CENTRAL QUESTION: What’s the difference between an anthropologist and a missionary?


Lara Tupper
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In Mischa Berlinski’s Fieldwork, an American freelance journalist—also named Mischa Berlinski—describes life in Thailand as “easy, calm, and cheap.” But he begins to investigate something decidedly uneasy: a murder committed by Martiya van der Leun, a Berkeley-trained anthropologist who lived among the Dyalo people of northern Thailand. Martiya, sentenced to fifty years, has just committed suicide; the novel charts her demise, filtered through Mischa, with lengthy but intriguing diversions about missionaries in Asia.

We learn about the Dyalo, who don’t have words for love or luck, and believe instead in pesky spirits. As Martiya notes in her thesis, such specters are responsible for all Dyalo misfortune. When a quirky missionary named David Walker appears and promises to replace the gremlins with one benevolent entity, this seems, to the Dyalo, like a pretty good deal. The Walkers have been groomed for this task, having trekked around China, Burma, and Thailand for generations. Mischa/Berlinski pokes fun at them with some witty Star Wars and Grateful Dead allusions. When young David Walker leaves Thailand to become a Deadhead, his mother is “only partially comforted… given the group’s name, at least David seemed to be involved with good Christians.” Berlinski’s overriding question about “missionary zeal” seems serious, however, because Fieldwork draws convincing parallels between eschatological and anthropological urges. What is the difference between a missionary and a colonial anthropologist? And why the need to gain converts, be it in the Thai jungle or the graduate lounge at Berkeley?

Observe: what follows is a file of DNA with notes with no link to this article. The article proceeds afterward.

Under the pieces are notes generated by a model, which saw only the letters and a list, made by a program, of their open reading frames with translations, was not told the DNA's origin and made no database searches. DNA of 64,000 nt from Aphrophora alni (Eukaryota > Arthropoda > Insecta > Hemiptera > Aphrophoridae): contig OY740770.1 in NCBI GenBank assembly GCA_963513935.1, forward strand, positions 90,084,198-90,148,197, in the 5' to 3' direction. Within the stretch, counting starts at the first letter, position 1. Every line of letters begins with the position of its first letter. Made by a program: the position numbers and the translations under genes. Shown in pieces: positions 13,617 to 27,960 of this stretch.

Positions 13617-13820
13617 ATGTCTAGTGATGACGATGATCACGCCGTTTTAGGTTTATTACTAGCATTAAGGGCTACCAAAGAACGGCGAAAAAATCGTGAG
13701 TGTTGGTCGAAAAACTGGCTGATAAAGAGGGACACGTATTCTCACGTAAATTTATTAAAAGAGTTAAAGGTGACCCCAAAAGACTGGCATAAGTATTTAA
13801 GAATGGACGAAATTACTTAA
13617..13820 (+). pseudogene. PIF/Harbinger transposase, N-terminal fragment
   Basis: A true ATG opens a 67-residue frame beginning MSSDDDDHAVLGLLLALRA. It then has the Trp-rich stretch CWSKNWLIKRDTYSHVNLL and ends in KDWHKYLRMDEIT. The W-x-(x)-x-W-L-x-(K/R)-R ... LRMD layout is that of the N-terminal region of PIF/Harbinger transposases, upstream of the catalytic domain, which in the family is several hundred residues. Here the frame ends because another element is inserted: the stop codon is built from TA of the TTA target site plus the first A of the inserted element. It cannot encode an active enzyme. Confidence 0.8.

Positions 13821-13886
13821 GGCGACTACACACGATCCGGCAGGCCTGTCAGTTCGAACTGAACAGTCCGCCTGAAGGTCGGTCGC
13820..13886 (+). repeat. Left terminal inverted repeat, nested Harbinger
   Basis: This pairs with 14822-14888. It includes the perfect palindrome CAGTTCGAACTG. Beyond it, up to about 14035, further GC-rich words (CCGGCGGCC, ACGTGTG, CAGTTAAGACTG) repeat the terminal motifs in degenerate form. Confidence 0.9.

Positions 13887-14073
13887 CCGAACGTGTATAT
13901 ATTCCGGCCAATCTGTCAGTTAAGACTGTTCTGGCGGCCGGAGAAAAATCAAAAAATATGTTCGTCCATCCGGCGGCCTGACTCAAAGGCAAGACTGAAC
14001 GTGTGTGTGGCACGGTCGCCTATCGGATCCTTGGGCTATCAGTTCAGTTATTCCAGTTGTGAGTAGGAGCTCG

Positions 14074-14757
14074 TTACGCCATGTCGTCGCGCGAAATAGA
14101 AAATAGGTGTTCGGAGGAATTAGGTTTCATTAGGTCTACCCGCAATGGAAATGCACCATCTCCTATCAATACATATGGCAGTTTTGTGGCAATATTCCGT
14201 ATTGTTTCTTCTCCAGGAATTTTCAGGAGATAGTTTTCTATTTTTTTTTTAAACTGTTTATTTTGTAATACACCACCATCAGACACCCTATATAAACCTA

“There is something thrilling about an obsessif,” something both admirable and creepy about wholehearted immersion, notes Martiya’s French boyfriend. If the purpose of fieldwork is to “shed the scaly skin of self,” Martiya succeeds among the Dyalo. By obsessing over tribal taboos, she can forget about the lukewarm response to her thesis and her fractured family back in California. Better the devil you don’t really know. Likewise, Mischa clings to Martiya’s story. He wants to stay in Thailand, and Rachel, his American girlfriend, does not. Mischa describes the soothing Thai tendency to “smile when someone smashes up your bike” and the startling, biblical rains. His fascination speaks to conversion of a different kind, from seasonal traveler to willing expatriate—another way, perhaps, to “shed the scaly skin of self.”

Fieldwork is a clever book, chock-full of David Foster Wallace–esque footnotes and moments of direct address. The arc of the story is interrupted by a variety of informants: Martiya’s roommate from Berkeley; Martiya’s advisor/lover (who once arrived at his cultural anthropology class “wearing nothing but a handsome, three-foot-long embroidered penis sheath”); Martiya herself, in letters. There is pleasure in piecing these bits together, but we occasionally lose sight of Mischa, despite his self-referential devices.

The stories of Martiya and the Walkers intersect quite tragically in the end. The Dyalo, sadly, do not exist and “none of this stuff happened to anyone,” as Berlinski the author reveals in “A Note on the Sources.” He recommends the ethnography that gave him the “confidence to make my Dyalos as weird… as I wanted them to be.” Read it, and you’ll be “rewarded with a pleasant sense that the world is much, much larger and much, much stranger than you imagined.” Read Fieldwork, and you’ll likely conclude the same.

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